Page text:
By Jesse Collier. Updated May 2017.
Already committed to a school, submitted financial aid, went through the big decision, only to find out that another school on your list actually wanted you?
For many students in the US and Canada, the month of May signifies a ritual passing from high school to college or university. It’s a time full of anxious waiting, heartfelt longing, and sometimes disappointment when a first-choice school doesn’t come through.
But what if some schools who rejected students offered them discounts to attend, after the students had already accepted another school?
Notable schools such as Hampshire College, Elizabethtown College, Washington and Jefferson College, and Lawrence University among others, have taken to snagging students after they had already made their choice to attend somewhere else.
For most students, this is a troubling time. They have already talked to their family, arranged travel and financial aid, and posted their decisions on social media.
Past May, students have most likely already visited the school they will attend in the fall and have built up a giddy excitement to finally set off on their own path.
This year however, schools have been sending students emails and messages with incentives such as higher financial aid to get them to come to the school. Talk about dangling a carrot in front of their face.
For some students, this is a dream come true. They can finally afford their first choice school.
For others though, it means making a difficult decision again. Should they back out if they already accepted a different school? Will they be able to afford this school even with higher financial aid?
With a new decision comes hard choices and long conversations for the parents as well, as more costs and longer travel times may be deciding factors. Parents are repeatedly being put under pressure to front at least some of the costs for their child’s education. Even in wealthier families there is more and more guilty discussion in front of their student about how paying for their school will be a burden.
This issue raises some ethical concerns as well. Are schools allowed to swing discounts on students who have already accepted another school?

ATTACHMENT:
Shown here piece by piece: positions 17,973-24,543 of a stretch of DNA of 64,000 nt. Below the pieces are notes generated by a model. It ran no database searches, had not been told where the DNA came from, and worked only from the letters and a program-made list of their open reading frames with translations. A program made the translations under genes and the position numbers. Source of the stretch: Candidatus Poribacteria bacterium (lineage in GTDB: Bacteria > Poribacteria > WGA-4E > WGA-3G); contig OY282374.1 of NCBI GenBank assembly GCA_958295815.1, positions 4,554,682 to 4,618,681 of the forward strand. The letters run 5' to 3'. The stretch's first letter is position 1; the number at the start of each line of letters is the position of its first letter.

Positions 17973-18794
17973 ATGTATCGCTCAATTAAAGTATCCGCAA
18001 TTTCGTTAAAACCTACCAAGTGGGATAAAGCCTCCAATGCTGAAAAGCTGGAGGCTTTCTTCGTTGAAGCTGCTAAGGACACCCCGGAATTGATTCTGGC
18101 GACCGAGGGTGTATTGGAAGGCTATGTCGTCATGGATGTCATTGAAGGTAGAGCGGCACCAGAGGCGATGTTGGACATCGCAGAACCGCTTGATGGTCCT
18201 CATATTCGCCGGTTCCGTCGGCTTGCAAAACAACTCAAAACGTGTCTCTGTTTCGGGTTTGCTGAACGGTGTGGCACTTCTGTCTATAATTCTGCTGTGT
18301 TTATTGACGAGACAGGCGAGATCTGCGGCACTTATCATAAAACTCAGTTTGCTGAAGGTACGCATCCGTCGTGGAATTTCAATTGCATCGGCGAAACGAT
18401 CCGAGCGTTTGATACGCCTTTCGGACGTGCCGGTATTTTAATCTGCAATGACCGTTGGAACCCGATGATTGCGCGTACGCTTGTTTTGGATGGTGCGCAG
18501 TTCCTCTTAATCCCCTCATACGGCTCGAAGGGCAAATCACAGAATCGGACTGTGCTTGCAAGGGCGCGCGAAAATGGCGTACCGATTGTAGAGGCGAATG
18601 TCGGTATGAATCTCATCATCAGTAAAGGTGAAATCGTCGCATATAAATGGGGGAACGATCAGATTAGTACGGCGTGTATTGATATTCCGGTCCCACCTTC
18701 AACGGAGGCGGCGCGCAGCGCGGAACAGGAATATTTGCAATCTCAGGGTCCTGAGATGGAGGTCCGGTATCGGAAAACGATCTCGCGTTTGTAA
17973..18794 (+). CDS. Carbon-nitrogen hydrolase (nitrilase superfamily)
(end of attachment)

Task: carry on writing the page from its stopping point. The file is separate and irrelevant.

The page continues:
While some schools with more lenient discount policies can toe the line and still get away with it, to more larger schools, it just feels like an old-fashioned highway robbery.
However, some schools do maintain wait lists and don’t just accept people later on in the summer if they applied to general admission but not the wait list. If the school deems that they can admit more people, they will usually check the wait list first along with the qualifications of each student.
Yet receiving emails out of the blue is still disconcerting, even if there was a chance to be admitted from the wait list for another school. For all the preparation that students and parents go through, including taking multiple tests and exams, visiting the campus, and figuring out financial aid, it can sometimes be for naught.
Schools do acknowledge the burden that this can place on families. In a statement from Ursinus College in Collegeville Pennsylvania, Dave Tobias, vice president and dean for enrollment management, says, “I don’t think anyone that sits in the seat that I sit in is twiddling their fingers behind the scenes like Mr. Burns from ‘The Simpsons’, saying Ha ha ha, we get to do this”.
Instead, some schools feel the need to get competitive with other schools. After May, most students have sent in their deposits which may not be enough to cover the school’s budget. Even if it is, some schools wrestle with not meeting their full capacity, so they try to bring in more students.
In complying with National Association for College Admission Counseling (NACAC) ethical rules, schools are not supposed to “knowingly” offer more financial aid without a student’s approval. Yet what constitutes a school “knowing” about a student’s admissions status?
One prevalent strategy seems like common sense. If a school reaches out to students after the deadlines, the students probably shouldn’t say that they’re not going to that school. This would mean that they would still be eligible for possible discounts from the school.
What do you think about this issue? Do schools have a right to send discounts after deadlines have passed, thus snagging committed students from other schools? Or are schools stepping over the ethical boundaries and being unfair to families? Voice your opinion below!